Played it as it was meant to be played_with dedication and determination and a highly becoming modesty. With a textbook skill that involved blocking a ground ball with your body to keep it in front of you or taking a pitch even when a coach has given you a green light, arts lost on too many of today's strategically impaired stars.
Nondescript in style, Sandberg was a ballplayer's ballplayer, the kind to whom a Carl Yastrzemski or a Cal Ripken Jr. or a Tony Gwynn could relate, a workman punching a clock, putting in a solid eight-hour shift and going home without causing his employers a single minute's distress.
Like those honorable men, Sandberg also sided with one team, one town for most of his days in uniform. Doubtless he could have improved his odds of earning a diamond ring by defecting to another organization early in his career, but in the end, this was a true-blue Cub through and through.
When he renewed acquaintances with the Cubs in 1996 after reconsidering a Michael Jordan-like early retirement, a Los Angeles Times columnist_ahem_had the audacity to write: "On his Hall of Fame plaque at Cooperstown, under Sandberg's name, somebody is going to write: `Glutton for Punishment.'''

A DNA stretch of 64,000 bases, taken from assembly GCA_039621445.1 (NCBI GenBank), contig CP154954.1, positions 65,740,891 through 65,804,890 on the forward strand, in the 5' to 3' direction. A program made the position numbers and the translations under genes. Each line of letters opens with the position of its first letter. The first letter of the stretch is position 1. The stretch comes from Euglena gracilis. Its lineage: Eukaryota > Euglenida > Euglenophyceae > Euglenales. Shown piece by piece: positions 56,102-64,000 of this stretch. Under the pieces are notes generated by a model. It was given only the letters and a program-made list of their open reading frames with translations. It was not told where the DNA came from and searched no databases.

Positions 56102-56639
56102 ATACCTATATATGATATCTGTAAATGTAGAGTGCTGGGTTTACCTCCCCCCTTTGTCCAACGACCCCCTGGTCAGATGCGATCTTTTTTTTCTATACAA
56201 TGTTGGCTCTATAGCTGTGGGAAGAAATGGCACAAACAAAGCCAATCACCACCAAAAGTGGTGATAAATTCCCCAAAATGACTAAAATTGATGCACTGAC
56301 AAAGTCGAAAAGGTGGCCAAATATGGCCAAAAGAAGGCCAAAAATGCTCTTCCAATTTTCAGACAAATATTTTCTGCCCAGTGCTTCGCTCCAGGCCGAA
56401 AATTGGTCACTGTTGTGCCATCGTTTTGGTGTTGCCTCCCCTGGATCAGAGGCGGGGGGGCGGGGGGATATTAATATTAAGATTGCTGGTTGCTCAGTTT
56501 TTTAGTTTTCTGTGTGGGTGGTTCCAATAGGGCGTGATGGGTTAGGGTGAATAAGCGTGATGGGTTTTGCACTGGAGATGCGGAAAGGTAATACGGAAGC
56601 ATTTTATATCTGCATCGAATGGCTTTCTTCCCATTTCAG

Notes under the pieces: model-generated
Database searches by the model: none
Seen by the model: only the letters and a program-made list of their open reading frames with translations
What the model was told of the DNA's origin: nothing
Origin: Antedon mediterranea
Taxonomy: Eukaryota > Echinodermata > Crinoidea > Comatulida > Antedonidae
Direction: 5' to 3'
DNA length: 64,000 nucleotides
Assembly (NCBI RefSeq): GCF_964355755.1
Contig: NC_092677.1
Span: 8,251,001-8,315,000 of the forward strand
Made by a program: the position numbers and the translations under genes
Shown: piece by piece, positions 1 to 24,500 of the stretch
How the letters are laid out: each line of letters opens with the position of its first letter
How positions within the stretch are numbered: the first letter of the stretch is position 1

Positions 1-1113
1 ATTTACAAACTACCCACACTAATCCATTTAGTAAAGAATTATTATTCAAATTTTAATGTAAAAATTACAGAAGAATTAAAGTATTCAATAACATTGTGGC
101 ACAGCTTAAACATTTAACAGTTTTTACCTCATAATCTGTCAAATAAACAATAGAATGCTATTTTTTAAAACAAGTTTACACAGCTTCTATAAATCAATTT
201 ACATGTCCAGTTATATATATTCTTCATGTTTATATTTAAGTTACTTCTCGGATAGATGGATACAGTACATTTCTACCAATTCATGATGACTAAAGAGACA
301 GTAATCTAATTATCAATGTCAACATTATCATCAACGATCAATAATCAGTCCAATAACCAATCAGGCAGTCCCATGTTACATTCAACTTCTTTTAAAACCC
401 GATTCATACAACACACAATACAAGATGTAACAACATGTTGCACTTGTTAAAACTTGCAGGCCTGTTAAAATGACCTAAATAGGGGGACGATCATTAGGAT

No, somebody won't.
Somebody instead is going to etch in bronze: "Ryne Dee Sandberg, 2B for Chicago Cubs, 1982-94 and 1996-97, National League MVP in 1984, retired with more home runs (277) than any second baseman, ranks No. 1 all-time for highest fielding percentage by a second baseman, nine Gold Gloves, 10-time All-Star."
That was his trademark. This is his legacy. Ryne Sandberg ... not the greatest this or the greatest that, but truly now, genuinely so, deservedly so, one of the greats.
Ryne Sandberg's career highlights
1984 NL MVP held career HR mark for second basemen
Ryne Sandberg was a star high school quarterback in Spokane, Wash., when the Philadelphia Phillies drafted him in the 20th round in 1978. He decided to pursue a baseball career but it wasn't as easy as he made it look.
Sandberg struggled at shortstop, and made his Major League debut on Sept. 2, 1981 for the Phillies.